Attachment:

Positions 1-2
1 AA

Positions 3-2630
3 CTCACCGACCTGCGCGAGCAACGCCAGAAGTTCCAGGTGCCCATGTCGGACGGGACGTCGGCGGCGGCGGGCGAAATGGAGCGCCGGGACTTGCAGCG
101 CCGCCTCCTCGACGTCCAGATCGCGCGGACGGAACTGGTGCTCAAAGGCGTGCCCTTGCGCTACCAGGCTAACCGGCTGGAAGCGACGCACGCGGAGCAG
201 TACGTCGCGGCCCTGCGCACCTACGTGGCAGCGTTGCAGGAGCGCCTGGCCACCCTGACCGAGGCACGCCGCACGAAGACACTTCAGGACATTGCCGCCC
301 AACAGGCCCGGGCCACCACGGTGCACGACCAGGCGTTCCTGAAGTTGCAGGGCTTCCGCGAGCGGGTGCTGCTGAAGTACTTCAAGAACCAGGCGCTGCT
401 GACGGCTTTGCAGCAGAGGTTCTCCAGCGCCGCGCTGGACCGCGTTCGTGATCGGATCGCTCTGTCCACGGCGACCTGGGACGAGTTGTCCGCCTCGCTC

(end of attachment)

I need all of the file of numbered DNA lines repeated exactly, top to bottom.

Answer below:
Positions 1-2
1 AA

Positions 3-2630
3 CTCACCGACCTGCGCGAGCAACGCCAGAAGTTCCAGGTGCCCATGTCGGACGGGACGTCGGCGGCGGCGGGCGAAATGGAGCGCCGGGACTTGCAGCG
101 CCGCCTCCTCGACGTCCAGATCGCGCGGACGGAACTGGTGCTCAAAGGCGTGCCCTTGCGCTACCAGGCTAACCGGCTGGAAGCGACGCACGCGGAGCAG
201 TACGTCGCGGCCCTGCGCACCTACGTGGCAGCGTTGCAGGAGCGCCTGGCCACCCTGACCGAGGCACGCCGCACGAAGACACTTCAGGACATTGCCGCCC
301 AACAGGCCCGGGCCACCACGGTGCACGACCAGGCGTTCCTGAAGTTGCAGGGCTTCCGCGAGCGGGTGCTGCTGAAGTACTTCAAGAACCAGGCGCTGCT
401 GACGGCTTTGCAGCAGAGGTTCTCCAGCGCCGCGCTGGACCGCGTTCGTGATCGGATCGCTCTGTCCACGGCGACCTGGGACGAGTTGTCCGCCTCGCTC